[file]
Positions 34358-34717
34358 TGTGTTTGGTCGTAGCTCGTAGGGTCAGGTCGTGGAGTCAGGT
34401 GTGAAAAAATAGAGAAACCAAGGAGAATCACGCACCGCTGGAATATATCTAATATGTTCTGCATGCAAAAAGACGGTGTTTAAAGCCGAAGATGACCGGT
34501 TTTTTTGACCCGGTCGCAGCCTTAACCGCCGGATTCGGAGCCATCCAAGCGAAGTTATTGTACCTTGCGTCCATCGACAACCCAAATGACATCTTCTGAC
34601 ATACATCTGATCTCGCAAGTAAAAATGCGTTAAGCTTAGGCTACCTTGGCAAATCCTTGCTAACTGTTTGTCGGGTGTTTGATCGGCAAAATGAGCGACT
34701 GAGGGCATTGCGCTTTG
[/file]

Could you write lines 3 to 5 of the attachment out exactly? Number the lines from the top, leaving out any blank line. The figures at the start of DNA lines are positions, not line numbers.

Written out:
34401 GTGAAAAAATAGAGAAACCAAGGAGAATCACGCACCGCTGGAATATATCTAATATGTTCTGCATGCAAAAAGACGGTGTTTAAAGCCGAAGATGACCGGT
34501 TTTTTTGACCCGGTCGCAGCCTTAACCGCCGGATTCGGAGCCATCCAAGCGAAGTTATTGTACCTTGCGTCCATCGACAACCCAAATGACATCTTCTGAC
34601 ATACATCTGATCTCGCAAGTAAAAATGCGTTAAGCTTAGGCTACCTTGGCAAATCCTTGCTAACTGTTTGTCGGGTGTTTGATCGGCAAAATGAGCGACT